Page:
Ecoresort founder touts green credentials

Jan Telensky, entrepreneur and founder of Aquacity, an eco-resort in Slovakia, has proved that the concept of green consumerism works, combining his strong passion for environmentalism.
Telensky, who also runs 15 other businesses, has been campaigning for green issues before it became fashionable. He opened the AquaCity resort ten years ago with the objective of proving that affordable, green luxury can go hand in hand. In a new development, the resort has opened the world’s first solar-powered complex.

In an exclusive interview, Telensky tells BTN about his green ethics, his vison for AquaCity and what he likes to do in his spare time when he’s not tied up with running 15 companies.

BTN: Can you tell us about AquaCity’s green credentials? How high is being ecologically friendly on your list of priorities for AquaCity?

Telensky: AquaCity saves around 27 tons of carbon emissions from entering the atmosphere every single day, compared with a similar sized resort burning fossil fuels. It is virtually self-powered using geothermal water, wind and solar power and adheres to strict policies of best environmental practice.

AquaCity was the first European destination to achieve Green Hero status, having attained Green Globe certification for economic, social and environmental management and Green Apple accreditation for environmental best practice.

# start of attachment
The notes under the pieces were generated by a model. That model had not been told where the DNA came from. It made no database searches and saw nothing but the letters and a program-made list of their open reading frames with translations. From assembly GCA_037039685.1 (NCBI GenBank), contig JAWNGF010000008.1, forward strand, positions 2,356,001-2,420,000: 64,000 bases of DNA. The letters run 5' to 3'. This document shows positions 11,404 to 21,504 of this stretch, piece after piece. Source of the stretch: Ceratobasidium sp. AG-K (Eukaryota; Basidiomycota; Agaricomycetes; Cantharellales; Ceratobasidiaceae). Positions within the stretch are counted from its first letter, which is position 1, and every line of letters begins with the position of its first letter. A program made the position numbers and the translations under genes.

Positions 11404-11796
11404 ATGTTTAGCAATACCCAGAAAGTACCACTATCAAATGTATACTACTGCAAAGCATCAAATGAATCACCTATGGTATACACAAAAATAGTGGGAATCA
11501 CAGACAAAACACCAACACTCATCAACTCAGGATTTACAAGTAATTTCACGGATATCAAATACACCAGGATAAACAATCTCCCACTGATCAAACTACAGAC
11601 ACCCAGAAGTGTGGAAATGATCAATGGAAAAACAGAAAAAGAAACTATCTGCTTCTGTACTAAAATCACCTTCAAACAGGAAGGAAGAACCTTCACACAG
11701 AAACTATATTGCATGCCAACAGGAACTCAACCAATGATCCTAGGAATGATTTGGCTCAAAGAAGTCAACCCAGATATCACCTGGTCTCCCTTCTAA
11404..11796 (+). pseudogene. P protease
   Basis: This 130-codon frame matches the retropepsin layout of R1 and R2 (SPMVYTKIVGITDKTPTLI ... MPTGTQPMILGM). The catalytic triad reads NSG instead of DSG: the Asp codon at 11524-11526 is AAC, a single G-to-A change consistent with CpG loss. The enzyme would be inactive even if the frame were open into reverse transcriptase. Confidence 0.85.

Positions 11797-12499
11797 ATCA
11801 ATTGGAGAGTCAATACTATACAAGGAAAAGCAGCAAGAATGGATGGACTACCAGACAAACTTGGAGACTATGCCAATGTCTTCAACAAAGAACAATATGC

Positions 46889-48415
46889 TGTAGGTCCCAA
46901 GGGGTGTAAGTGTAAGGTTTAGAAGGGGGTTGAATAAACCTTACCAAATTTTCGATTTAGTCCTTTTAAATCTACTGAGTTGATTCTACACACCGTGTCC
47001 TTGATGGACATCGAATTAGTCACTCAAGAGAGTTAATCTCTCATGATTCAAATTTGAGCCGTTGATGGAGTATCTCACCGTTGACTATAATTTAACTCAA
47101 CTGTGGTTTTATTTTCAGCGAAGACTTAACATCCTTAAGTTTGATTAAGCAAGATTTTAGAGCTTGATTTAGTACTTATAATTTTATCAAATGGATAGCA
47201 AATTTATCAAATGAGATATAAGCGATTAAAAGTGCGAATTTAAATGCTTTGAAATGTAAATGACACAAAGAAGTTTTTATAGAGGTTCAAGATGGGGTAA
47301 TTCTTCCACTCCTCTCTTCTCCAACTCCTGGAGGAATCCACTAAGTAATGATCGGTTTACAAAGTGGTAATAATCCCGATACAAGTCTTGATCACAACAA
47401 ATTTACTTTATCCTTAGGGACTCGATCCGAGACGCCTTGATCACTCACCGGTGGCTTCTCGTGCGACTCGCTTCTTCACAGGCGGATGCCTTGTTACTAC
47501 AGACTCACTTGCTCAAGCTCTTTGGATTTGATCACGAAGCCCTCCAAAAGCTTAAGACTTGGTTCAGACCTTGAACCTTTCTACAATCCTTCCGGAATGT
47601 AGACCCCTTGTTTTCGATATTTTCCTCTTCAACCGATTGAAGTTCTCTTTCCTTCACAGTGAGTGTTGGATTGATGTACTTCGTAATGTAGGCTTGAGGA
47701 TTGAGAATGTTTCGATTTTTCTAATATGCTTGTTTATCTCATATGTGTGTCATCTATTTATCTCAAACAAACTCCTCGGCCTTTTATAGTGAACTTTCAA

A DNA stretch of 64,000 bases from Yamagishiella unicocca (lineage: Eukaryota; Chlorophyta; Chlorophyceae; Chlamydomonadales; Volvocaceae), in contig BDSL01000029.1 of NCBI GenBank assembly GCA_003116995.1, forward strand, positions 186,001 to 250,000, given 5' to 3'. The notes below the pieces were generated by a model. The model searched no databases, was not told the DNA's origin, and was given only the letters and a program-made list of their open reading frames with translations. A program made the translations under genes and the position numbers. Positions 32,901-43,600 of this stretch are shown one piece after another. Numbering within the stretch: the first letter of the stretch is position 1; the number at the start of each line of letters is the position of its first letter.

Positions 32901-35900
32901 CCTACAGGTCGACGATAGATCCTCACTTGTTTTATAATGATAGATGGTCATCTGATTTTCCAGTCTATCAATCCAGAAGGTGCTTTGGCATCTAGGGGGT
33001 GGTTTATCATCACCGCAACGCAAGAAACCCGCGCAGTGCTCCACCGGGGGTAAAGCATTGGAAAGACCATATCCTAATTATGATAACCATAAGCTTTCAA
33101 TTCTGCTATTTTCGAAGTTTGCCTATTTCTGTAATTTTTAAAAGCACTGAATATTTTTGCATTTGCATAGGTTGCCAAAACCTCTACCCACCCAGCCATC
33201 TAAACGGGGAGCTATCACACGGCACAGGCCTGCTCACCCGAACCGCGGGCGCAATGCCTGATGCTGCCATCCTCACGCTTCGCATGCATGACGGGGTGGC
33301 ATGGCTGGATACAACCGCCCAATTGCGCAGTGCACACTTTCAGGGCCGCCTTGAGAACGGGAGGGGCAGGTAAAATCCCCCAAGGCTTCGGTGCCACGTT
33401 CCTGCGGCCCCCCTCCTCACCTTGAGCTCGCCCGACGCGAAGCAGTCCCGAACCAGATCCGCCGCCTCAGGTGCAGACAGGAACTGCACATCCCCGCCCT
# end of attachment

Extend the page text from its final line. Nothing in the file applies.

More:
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Being ecologically friendly is top of the list of priorities for AquaCity because the energy savings we make by using non-fossil fuels saves us millions of euros in fuel costs each year, enabling us to offer levels of service and standards that would simply not be affordable otherwise.

BTN: What prompted you to create the world’s first solar powered swimming pool complex?

Telensky: The need for an additional, freely available energy source. The solar energy generated by the photo-cells in the fa├žade of the Blue Sapphire pools centre is used to power the massive heat pumps at AquaCity. They’re the largest in Europe, at 3.5 mega watts, and are used to draw off heat energy from the geothermal water, reducing it from 48¼C down to 22¼C by using the energy to centrally heat the buildings, and the water to supply the pools, hotels and showers, then heating it up again, re-using the heat energy, before reducing the temperature down to 3¼ and returning it back to the earth.

BTN: How are you able to ensure that you do not compromise on luxury or value with your green initiatives? Surely the two do not automatically go hand in hand?

Telensky: By generating our own energy, we save three million euros a year compared with conventional fuel costs. These savings are ploughed back into the resort to offer competitive hotel rates and day passes, while investing in luxurious surroundings, comfortable hotel rooms and high standards of service.

BTN: When did you first become concerned with protecting the earth and conserving energy?